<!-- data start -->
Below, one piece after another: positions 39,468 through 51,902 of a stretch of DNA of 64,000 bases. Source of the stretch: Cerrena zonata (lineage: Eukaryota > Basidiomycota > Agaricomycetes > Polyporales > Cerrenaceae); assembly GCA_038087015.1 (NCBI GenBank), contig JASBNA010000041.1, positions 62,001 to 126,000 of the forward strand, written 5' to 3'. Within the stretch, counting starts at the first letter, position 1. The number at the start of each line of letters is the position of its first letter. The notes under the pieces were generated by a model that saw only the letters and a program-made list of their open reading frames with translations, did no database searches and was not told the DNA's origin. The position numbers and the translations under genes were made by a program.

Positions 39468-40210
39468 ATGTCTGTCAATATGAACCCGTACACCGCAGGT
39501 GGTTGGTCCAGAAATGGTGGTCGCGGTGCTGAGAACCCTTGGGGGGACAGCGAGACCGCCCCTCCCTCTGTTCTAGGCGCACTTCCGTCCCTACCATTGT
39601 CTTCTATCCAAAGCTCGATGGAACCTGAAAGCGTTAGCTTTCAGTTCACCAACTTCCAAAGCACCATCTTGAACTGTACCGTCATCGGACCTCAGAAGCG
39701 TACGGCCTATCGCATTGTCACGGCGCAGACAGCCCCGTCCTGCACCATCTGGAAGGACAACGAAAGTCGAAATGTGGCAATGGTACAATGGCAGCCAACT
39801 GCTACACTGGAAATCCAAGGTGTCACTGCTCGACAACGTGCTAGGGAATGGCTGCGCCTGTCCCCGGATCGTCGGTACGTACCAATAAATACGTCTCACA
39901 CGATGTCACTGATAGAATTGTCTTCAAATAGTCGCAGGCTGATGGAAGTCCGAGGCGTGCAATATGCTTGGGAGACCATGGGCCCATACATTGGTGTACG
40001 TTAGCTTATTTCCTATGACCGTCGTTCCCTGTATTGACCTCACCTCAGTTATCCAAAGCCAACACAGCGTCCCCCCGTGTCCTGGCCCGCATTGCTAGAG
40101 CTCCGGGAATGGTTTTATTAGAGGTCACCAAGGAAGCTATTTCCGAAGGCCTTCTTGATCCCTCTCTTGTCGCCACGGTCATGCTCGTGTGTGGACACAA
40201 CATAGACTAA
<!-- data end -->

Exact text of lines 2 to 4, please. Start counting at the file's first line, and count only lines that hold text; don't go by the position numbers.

Positions 39468-40210
39468 ATGTCTGTCAATATGAACCCGTACACCGCAGGT
39501 GGTTGGTCCAGAAATGGTGGTCGCGGTGCTGAGAACCCTTGGGGGGACAGCGAGACCGCCCCTCCCTCTGTTCTAGGCGCACTTCCGTCCCTACCATTGT